Most University of Toronto students will at some point in their undergraduate careers find themselves frustrated with the Blackboard Learning System. Those disillusioned with the online course management platform usually cite Blackboard’s seemingly unintuitive user interface as its greatest downfall.
What is interesting is that the question of Blackboard’s invasiveness does not seem to have yet garnered much attention. Perhaps this will change once students are made aware of both what, and how much, information Blackboard grants professors access to.
As students, we have access to information our instructors have deemed to be, in some way, relevant. Blackboard is intended to function as an online extension of the classroom — instructors make available whatever materials or tools they feel will help students participate and excel in their course. The justification for using an online learning platform is that it is there for the benefit of the students – so that we may access useful information that will aid in our success.
This should all sound familiar; however, what might come as a surprise is the revelation that course instructors are in turn supplied with data regarding their students’ study habits. Instructors are made aware of which students are opening course documents and how often. In other words, even if you’ve managed to strategically avoid being called on in class, your professor might still be aware that you have not done the reading.
Instructors have access to the Control Panel, which features a tool called the Performance Dashboard that displays information such as when a student last viewed the course’s online homepage, the number of days since they have viewed the course homepage and how many times they have posted on the course’s discussion board. To take it a step further, instructors may pull up a detailed report showing how many course items a student has viewed, and if the instructor so chooses, they may investigate exactly which particular items a student has viewed.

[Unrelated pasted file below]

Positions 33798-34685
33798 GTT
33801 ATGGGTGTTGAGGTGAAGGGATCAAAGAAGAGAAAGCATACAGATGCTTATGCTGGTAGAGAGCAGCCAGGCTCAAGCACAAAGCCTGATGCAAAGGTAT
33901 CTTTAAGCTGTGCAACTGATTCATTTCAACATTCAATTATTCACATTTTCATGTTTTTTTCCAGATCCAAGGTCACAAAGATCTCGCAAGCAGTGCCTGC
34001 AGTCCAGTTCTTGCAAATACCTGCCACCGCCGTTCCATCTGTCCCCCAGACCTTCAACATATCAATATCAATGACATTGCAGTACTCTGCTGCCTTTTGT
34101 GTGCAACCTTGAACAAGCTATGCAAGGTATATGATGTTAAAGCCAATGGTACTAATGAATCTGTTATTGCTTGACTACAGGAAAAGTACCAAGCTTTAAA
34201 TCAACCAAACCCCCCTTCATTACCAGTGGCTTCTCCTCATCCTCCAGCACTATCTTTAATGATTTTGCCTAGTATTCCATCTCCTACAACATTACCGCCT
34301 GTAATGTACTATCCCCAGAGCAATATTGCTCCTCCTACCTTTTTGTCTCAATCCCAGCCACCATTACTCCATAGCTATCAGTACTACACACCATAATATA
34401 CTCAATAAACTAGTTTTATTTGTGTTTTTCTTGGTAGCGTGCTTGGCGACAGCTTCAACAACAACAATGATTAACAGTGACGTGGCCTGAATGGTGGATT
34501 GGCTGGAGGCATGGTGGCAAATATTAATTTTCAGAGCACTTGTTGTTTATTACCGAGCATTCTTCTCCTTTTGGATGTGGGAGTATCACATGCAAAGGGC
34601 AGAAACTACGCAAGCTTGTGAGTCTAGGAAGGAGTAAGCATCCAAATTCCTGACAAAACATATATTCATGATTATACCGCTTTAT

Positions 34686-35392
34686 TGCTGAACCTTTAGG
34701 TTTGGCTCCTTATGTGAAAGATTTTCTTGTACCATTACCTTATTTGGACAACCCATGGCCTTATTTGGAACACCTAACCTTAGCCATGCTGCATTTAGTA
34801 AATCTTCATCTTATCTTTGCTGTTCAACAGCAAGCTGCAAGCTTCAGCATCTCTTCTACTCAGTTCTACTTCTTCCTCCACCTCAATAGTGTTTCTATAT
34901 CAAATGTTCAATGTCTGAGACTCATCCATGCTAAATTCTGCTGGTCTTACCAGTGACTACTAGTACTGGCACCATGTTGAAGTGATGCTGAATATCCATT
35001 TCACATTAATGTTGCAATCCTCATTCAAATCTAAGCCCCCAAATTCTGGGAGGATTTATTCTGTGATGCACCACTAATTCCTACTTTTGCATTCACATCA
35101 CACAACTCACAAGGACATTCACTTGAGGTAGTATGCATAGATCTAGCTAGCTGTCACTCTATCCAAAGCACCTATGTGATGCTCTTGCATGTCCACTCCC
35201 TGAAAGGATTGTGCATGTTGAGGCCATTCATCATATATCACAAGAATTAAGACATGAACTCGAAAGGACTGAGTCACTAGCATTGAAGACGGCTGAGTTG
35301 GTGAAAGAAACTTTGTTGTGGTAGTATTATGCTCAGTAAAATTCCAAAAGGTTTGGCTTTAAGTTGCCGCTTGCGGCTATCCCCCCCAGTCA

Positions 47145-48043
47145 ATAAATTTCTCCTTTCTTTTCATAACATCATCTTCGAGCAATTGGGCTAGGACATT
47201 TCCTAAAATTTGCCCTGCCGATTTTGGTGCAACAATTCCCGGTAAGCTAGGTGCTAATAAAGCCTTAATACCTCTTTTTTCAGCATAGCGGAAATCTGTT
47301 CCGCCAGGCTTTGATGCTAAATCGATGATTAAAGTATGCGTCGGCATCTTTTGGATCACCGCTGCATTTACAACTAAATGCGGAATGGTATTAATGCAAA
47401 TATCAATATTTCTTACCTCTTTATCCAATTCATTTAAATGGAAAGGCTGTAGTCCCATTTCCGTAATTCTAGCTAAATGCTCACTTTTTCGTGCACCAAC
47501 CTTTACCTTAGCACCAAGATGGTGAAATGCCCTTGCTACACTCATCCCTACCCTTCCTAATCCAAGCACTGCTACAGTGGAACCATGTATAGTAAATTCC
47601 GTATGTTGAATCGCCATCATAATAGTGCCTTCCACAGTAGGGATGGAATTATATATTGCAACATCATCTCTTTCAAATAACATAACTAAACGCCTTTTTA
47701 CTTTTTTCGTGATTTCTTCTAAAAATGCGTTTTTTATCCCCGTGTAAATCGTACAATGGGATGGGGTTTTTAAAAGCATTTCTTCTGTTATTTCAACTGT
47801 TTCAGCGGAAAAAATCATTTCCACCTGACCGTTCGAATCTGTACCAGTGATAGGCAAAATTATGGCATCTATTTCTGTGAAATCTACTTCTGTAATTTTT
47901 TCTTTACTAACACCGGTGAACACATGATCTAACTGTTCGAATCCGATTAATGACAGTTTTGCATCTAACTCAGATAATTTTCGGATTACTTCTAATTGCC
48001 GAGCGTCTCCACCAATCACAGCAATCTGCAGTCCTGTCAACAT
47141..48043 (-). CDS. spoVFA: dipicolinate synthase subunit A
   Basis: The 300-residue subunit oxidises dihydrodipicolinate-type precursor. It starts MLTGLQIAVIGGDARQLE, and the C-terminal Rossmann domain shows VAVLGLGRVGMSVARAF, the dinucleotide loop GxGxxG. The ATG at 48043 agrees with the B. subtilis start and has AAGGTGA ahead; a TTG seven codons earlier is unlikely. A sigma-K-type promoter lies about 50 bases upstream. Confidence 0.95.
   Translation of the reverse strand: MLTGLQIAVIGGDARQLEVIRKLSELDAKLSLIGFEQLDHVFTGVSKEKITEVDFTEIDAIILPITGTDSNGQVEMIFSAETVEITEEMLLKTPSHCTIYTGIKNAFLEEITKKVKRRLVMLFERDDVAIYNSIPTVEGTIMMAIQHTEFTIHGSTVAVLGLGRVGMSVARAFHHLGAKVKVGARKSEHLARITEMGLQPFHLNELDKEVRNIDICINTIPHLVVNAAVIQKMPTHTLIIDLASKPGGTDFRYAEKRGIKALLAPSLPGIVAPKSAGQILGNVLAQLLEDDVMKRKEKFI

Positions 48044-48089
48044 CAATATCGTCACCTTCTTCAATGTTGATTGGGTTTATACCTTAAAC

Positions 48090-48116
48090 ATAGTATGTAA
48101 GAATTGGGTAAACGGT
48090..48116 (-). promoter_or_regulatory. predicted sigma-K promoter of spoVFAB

When students first learn of Blackboard, they are not made aware of the fact that their personal use is monitored. A basic outline of what type of data an instructor can gather using Blackboard is made available on the University of Toronto website. However, this information appears in a section pertaining only to instructors. The portion of the University of Toronto website designated to explaining Blackboard to students contains no information regarding how students’ use of the site is monitored. In other words, though the University of Toronto’s website informs students of their instructors’ monitoring capacities, students would already have to be suspicious of the system in order to ever find this information in the first place. Though information regarding how instructors can use Blackboard has not been hidden from students, it may just as well have been.
There are some very difficult questions surrounding whether or not the transmission of this type of data is justified — that is to say, whether or not instructors ought to have access to when their students use Blackboard and what they do with it. As mentioned, Blackboard is presented as something to help students grow academically, its slogan being “Enrich the conversation, Engage your students, Enhance learning & teaching.” Does transmission of my study habits really allow learning and teaching to be enhanced? It’s hard to see how that might be the case. And it’s even harder when we are kept in the dark. No, I guess we were not deceived, but then why does it feel like we have been?
Just as it’s hard to see if this transmission of data helps students, it’s also hard to identify, definitively, if it’s something that is hurting them. I have no way of knowing if this data has any influence at all, positive or negative. The purpose of this piece is not fearmongering, but simply providing the information that students were never given about how Blackboard works.
Students are given incomplete information regarding something that they do not have the option of refusing to use, and this is a problem. Students are required to use Blackboard, and yet, are not informed of everything they tell their instructors when they use it. If using a particular platform is made to be compulsory, it seems fair to claim that we should be informed of the information we implicitly consent to providing each time we use it.
Phyllis Pearson is a philosophy student at Victoria College.